Monday 25 November 2013


Orwell Honoured In Burma

Nearly 80 years after George Orwell’s Burmese Days first hit bookshelves in 1934, it has won the highest literary award in the country where it's set.

The Burmese Ministry of Information announced last week that the unabridged Burmese translation of Orwell's novel was the winner of the 2012 National Literary Award’s informative literature (translation) category. 

The translator, Maung Myint Kywe, told The Irrawaddy newspaper: "I thought the Burmese should read it, and so I translated it." He considers Burmese Days a scathing portrait of both the British and the Burmese. He said his intention in translating the book was partially to inform young people about how the Burmese were discriminated against under British rule: "But Orwell is unbiased, even though he himself is British. He has fairly portrayed how bad the British were, as well as we Burmese, too."

Htay Maung, the chairman of the judges, said Burmese Days was the unanimous choice of his 10-member panel: "We all believed that, contrary to other books on Burma by the British, the novel is quite balanced. Plus, the Burmese translation style is OK and conveys the meaning of the writer well.”

According to The Irrawaddy, translations of both Burmese Days and Nineteen Eighty-Four were last available in Burma in the 1960s, but then all editions were pulped - criticism of the Burmese in Burmese Days and the satirical view of dictatorship in Nineteen Eighty-Four would not have made it past the former regime’s censors.  But after the easing of literary censorship last year the Law Ka Thit publishing house published translations of both. Win Tin, publisher at Law Ka Thit, told The Irrawaddy: “I wanted to publish those books for a long time. I feel glad one of the books I’ve published has won the highest prize in the country, but I’m wondering: what’s wrong with Nineteen Eighty-Four?"

The Golden Point Award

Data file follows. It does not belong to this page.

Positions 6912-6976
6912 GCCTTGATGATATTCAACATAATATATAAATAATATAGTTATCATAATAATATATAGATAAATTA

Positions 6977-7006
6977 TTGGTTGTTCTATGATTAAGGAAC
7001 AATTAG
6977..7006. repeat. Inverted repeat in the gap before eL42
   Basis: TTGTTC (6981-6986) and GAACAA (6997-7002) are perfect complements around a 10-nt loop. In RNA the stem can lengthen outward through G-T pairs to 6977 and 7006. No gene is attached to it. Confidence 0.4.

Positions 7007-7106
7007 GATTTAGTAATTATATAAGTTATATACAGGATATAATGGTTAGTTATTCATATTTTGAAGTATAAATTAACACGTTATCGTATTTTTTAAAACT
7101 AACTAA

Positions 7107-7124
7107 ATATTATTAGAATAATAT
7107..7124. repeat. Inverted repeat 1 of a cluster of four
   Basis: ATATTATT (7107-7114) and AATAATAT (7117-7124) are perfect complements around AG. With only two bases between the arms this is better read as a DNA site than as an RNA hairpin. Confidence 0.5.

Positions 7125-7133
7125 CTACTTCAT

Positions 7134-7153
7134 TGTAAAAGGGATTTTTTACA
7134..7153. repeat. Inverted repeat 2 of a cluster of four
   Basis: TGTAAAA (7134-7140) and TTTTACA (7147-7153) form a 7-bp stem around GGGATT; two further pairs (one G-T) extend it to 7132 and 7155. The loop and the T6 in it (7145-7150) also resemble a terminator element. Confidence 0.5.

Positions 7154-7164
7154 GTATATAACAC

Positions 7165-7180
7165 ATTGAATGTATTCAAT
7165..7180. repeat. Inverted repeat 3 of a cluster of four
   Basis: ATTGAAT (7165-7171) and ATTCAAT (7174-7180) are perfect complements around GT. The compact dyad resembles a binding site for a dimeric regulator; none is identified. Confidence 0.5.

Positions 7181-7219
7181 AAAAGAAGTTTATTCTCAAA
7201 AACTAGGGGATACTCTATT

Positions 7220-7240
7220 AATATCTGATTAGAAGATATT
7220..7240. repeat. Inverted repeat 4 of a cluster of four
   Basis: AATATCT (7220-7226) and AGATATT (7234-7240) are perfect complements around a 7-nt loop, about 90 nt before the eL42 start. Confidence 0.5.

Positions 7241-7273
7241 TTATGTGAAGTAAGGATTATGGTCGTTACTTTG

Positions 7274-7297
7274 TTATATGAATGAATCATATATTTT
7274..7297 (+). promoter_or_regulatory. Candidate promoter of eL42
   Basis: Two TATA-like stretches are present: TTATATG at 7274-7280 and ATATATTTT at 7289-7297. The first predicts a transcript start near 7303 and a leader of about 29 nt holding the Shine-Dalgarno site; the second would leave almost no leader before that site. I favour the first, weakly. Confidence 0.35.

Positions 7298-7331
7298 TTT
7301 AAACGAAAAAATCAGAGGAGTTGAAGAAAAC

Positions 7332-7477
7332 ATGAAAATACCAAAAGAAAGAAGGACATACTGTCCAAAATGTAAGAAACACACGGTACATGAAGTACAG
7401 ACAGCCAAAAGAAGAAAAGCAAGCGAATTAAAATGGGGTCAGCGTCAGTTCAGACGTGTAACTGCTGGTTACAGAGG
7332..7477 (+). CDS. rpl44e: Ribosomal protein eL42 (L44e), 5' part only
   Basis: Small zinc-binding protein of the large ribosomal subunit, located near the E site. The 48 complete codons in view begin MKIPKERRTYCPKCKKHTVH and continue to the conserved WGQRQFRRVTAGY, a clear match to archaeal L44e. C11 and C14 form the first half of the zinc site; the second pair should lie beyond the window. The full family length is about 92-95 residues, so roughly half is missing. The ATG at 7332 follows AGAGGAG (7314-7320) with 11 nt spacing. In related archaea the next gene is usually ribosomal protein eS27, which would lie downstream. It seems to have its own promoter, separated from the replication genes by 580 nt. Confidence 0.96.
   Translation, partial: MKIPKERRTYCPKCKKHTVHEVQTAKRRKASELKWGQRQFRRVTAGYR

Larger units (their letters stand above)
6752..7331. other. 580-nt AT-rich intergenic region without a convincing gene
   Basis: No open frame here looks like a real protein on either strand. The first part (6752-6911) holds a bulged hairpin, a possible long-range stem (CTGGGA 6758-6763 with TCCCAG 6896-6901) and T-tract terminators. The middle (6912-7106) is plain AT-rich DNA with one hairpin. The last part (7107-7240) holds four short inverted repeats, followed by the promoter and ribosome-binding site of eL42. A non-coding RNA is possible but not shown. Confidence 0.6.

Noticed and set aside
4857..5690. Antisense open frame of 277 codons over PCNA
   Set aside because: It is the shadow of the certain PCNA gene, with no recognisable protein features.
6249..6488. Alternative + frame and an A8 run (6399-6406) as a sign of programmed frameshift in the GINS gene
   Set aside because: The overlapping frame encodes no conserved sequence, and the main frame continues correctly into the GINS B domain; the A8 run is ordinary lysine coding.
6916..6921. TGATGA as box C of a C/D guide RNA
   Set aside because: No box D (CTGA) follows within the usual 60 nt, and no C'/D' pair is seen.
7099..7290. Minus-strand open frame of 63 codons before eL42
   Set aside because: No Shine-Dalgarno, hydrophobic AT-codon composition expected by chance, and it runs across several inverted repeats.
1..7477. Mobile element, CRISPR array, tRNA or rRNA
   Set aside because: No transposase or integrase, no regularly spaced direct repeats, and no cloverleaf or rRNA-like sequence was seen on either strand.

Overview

Singapore has four major languages, English, Chinese, Malay and Tamil. The Golden Point Award is the country's premier creative writing competition for short stories and poetry; winners in each category are announced in each of the four languages. Organised by Singapore's National Arts Council, the biennial competition aims to promote new creative writing and to nurture local literary talent by providing the opportunity for unpublished writers to be evaluated by a professional jury. Winners of the 2013 prizes were announced earlier this month, and the winning stories and poems in each language can be read here

Finn Writing About Mongolia

It's probably not often you find Finns writing in Finnish about Mongolia, but Rosa Liksom’s Hytti Nro. 6 translated by Lola Rogers, and published by UK-based Serpent’s Tail as Compartment No. 6, has just won a Writers in Translation award from English PEN.    

According to the blurb, Compartment No. 6 concerns a young woman fleeing a broken relationship, who boards a train in Moscow, bound for Mongolia. She chooses an empty compartment – no. 6.  But her solitude is soon shattered by the arrival of Vadim Nikolayevich Ivanov, a grizzled, opinionated, and foul-mouthed ex-soldier. As their train cuts slowly across a wintry Russia, towards Mongolia, a grudging kind of companionship grows between the two passengers, and the girl realises that if she works out how to listen, Vadim's stories might just contain lessons for her.

Translation in Korea

The Korea Times reports disappointment in the 2013 Modern Korean Literature Translation Awards, which received only 23 entries,10 of them poetry, although: "it is generally agreed that it is far more difficult to translate a few lines of poetry adequately than the many pages of a work of fiction." As to the fiction, the paper reported that the translations were adequate, but the judges did not read many with pleasure: "That was in part the fault of the translator who failed to create a convincing English style, and in part the fault of the author whose work did not lend itself to translation." Somewhat grudgingly, it seems, the judges awarded the Grand Prize to the translator of Jeong Chan's novel A Report to an Academy.  The Korea Times does not name this translator, and I could not discover his or her identity on-line, but apparently he or she produced a translation that: "reads so well that one can easily forget that it is a translation."